Essential Rolex Secrets From a Lifelong Collector

Rolex Prince Ref. 1862, made in 1935. Photo courtesy of Black Bough watch shop

By: Alex Barter

The men’s watch market has utterly transformed in the last 20 years. Collecting has expanded from the niche aficionado to the mainstream buyer. Wrist watch values have also soared as competition for the most rare pieces has intensified, and in the vintage market, demand has often outstripped supply.

As one of the most well-known and respected watch brands, Rolex continues to attract new buyers and collectors paying high price points for quality timepieces that are likely to appreciate in value. At the same time, Rolex has been extremely innovative throughout its history, resulting in an extraordinary array of models with an almost limitless variation of designs and styles.

If you’re a new collector seeking a vintage model, Rolex is an appealing place to start.

Where to Start

When buying any vintage watch at auction, do your research. If you’re looking to start a collection, then it’s a good idea to arm yourself with some useful reference books – a well-researched history of Rolex can be found in James Dowling’s book, “Rolex, The Best of Time,” while Guido Mondani Editore offers a three volume Rolex “Encyclopedia” featuring an incredible array of different models with technical details and history.

Rolex Oyster Perpetual Sea-Dweller. Photo courtesy of Black Bough

Obtaining the reference, serial, and calibre number of a Rolex watch you are interested in will help you do some preliminary verification of its authenticity.


1) The reference number identifies the model. When comparing to other pieces online, you can quickly see if the case design is as expected.

2) The serial number allows relatively accurate dating of a Rolex watch. By dating your watch you can check that the watch is of the correct style (design-wise) for the period of its production.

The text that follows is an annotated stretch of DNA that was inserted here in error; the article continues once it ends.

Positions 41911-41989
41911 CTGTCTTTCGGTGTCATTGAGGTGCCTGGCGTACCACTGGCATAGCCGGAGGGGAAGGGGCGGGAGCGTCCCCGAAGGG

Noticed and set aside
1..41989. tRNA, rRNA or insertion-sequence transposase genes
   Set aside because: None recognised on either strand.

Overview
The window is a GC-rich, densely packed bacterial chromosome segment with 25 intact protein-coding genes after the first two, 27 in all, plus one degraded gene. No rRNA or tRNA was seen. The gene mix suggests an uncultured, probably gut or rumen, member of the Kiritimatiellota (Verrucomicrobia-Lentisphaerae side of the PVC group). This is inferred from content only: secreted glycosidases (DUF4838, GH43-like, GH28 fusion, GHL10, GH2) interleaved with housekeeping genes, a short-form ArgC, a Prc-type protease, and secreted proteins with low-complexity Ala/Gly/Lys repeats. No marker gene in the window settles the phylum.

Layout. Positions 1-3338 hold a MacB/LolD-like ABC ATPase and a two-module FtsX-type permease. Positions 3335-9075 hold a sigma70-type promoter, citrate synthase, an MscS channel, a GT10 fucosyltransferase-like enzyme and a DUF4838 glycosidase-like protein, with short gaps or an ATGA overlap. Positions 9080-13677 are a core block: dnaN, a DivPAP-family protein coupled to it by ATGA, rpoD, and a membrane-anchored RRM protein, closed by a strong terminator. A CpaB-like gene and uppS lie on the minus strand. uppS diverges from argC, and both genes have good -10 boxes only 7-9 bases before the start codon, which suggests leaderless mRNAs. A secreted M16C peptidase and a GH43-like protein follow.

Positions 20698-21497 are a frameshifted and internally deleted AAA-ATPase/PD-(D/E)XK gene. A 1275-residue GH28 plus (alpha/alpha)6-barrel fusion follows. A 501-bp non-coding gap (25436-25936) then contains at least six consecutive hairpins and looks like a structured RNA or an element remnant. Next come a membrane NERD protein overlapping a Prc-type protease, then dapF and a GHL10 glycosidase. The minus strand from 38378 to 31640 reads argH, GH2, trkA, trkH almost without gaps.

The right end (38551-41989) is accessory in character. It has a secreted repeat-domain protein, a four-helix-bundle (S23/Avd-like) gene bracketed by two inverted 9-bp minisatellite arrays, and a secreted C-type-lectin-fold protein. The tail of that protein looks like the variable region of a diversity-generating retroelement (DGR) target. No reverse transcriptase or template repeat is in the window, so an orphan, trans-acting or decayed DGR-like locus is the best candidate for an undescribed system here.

3) Check the watch’s calibre number. This will help you determine if the movement is the correct type for the model you are interested in.

Condition is Key

Values of vintage Rolex watches are primarily determined by rarity and condition. The value of a rare model in exceptional condition can be much higher than that of the same model in average condition. Original numbered paperwork can also significantly add to the price of a model.

It is critical to pay attention to the dial (face) of a watch. If the dial has been restored or reprinted, its value will be significantly less than an original example of the same model that is in good condition. Heavily re-polished cases can negatively impact the look of a watch, softening angles and edges; this, too, can decrease value.

Rolex Oyster Perpetual Datejust Ref. 16030, circa 1978. Photo courtesy of Black Bough

Keep in mind that mechanical watches are machinery and do require periodic servicing to maintain their performance, so factor in the likely costs of this when making your purchase.

Pro tip: Don’t assume that if you’re buying a model such as a Submariner or Sea-Dweller, it will still be waterproof. If you intend to go swimming while wearing a watch, make sure it is resealed and pressure tested before you jump in.

Popular Styles

If you’re looking to buy your first vintage Rolex watch at auction and want a classic model, good entry level references include the automatic Oyster Air-King Ref. 5500, and Datejust 1603 or the manually wound Ref. 6426. These models can start under $2,000 for standard examples in average condition and can be found with a variety of different dial designs.

Rolex Oyster Perpetual Milgauss, Ref. 1019, made in 1970. Photo courtesy of Black Bough

Rolex Oyster Perpetual Air-King Ref. 5500, made in 1964. Photo courtesy of Black Bough

At the upper end of the market, the competition is fierce for models such as the Daytona and Submariner. However, a discerning buyer looking for an unusual yet iconic piece may consider the Milgauss, Ref. 1019. One of the most beautiful and distinctive vintage Rolex watches, it is technical with a unique case construction and a stunning dial design, a true collector’s watch in every sense. Although these appear relatively infrequently at auction, they usually carry estimates in the region of $20,000-30,000.

About the Author

Alex Barter is co-owner of Black Bough watch shop in Ludlow, England. Alex joined Sotheby’s auctioneers in the mid 1990s and, after a brief period moving around departments, he took up a position in the Watch department at Sotheby’s in London. By 2002 he was head of the London watch department before being posted to Geneva to run the Sotheby’s watch auctions in Switzerland. Spending most of his time travelling around the world, viewing, valuing and selling vintage watches, Alex returned to London in 2005, becoming Deputy Worldwide Head of Sotheby’s watch department. Alex remains a consultant to Sotheby’s and provides watch expertise to a number of art companies.